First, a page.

Don’t get me wrong here, I do agree that setting goals and communicating them transparently will have a positive impact on any organization. I just challenge the value of a system that requires entire books to be described.
While it’s unclear where performance reviews originated, it’s probably a mix of Ford Motor Company, IBM, and General Electrics, at which ancestor processes appeared around the 1920s, a time at which managers believed they could apply concepts from manufacturing and assembly lines to people management.
A meta-analysis of 607 studies published by The Psychological Bulletin in 1996 showed that the performance of employees decreased 30% of the time after performance reviews. Sources: here, here, and here.
A 30% decrease in performance isn’t exactly what I’d call a success for a process centered on managing and improving performance.
Guilds, Squads, and Chapters
Made popular in tech companies by content published by Spotify, the concept of guild-based organizations made its way through agile consulting companies that ended up advising it to their clients, only to realize years later that Spotify never really used the model but also didn’t bother take down all their content, leaving the rest of us thinking that it worked when in reality the squad concept at Spotify had failed.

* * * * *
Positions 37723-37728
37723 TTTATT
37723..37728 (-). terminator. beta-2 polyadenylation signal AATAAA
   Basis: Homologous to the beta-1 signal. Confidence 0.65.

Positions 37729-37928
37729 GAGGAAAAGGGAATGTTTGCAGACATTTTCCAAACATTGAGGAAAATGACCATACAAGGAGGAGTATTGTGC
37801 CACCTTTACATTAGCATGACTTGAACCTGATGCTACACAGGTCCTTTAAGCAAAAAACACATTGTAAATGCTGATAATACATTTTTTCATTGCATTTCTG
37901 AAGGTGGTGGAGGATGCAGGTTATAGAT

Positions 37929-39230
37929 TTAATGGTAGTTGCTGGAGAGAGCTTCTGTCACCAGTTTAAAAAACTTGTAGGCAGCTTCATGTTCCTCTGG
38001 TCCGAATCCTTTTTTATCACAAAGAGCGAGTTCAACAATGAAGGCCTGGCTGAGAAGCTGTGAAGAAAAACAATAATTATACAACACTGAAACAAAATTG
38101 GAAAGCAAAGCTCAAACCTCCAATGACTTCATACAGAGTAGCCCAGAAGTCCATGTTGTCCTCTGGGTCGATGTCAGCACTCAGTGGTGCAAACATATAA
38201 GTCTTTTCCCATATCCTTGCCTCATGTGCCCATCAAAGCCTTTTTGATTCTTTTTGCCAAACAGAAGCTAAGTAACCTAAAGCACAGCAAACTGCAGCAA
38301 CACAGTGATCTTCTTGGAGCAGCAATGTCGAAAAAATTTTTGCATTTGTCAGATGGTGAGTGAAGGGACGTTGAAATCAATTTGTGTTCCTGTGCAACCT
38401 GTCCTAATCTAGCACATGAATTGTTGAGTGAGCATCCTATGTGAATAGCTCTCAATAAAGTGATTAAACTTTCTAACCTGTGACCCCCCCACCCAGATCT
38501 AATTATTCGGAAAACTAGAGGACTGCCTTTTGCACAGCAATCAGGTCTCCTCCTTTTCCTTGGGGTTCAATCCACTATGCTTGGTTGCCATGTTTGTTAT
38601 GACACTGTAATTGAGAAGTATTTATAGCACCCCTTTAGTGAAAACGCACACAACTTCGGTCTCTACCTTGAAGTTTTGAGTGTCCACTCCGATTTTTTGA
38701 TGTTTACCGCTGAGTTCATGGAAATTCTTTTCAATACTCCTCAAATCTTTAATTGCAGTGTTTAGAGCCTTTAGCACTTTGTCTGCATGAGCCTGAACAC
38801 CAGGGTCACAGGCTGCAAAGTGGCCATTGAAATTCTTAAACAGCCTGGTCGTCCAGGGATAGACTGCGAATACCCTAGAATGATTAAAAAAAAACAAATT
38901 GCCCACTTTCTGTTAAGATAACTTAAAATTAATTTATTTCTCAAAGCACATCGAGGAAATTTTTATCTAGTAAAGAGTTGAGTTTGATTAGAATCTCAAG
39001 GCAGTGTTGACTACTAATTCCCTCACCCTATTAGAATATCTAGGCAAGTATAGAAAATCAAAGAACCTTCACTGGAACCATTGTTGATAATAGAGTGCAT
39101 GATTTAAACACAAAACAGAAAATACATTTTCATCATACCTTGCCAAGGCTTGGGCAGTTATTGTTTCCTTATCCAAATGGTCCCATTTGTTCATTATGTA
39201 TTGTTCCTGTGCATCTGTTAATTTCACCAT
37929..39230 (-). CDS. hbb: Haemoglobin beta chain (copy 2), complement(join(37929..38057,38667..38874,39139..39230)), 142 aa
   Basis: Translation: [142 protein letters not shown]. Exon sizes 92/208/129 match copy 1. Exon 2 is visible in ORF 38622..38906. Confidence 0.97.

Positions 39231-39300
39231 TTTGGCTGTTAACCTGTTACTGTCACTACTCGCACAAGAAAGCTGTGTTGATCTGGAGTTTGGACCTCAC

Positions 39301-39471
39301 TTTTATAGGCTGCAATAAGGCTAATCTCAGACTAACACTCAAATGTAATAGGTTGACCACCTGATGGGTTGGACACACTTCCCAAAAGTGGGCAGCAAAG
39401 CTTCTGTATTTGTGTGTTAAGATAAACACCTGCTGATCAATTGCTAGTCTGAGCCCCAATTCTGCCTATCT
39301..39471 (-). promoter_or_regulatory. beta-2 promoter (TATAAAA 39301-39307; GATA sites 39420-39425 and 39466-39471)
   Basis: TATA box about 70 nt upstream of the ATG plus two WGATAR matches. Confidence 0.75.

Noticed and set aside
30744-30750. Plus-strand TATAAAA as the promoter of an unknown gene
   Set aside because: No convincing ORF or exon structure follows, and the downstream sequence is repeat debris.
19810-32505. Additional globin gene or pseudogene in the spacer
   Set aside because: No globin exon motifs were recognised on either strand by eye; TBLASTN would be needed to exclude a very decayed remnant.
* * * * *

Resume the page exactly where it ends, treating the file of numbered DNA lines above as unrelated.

I could go on with a long list of practices and gimmicks, including Holacracy and its derivatives, the overuse of Six Sigma, quarterly business reviews and other shallow reporting, and all the flavors of agile methodologies that require more than one page to be described. But I won’t describe those, as the three examples that I developed above are enough for me to make my point.
What do these three examples have in common? They are no different than cargo cults. And what’s funny is that you can take any executive at any major corporation and show them the Wikipedia article for cargo cult, and they’d probably give it a smile and think how strange and silly it is. And yet, they and we are all collectively doing the same thing with rolling out decontextualized business practices which we don’t fully understand, and without checking if they fit the culture and needs of our organizations, simply because those were once praised at a successful company somewhere, and because they are the hallmark of “industry standards.”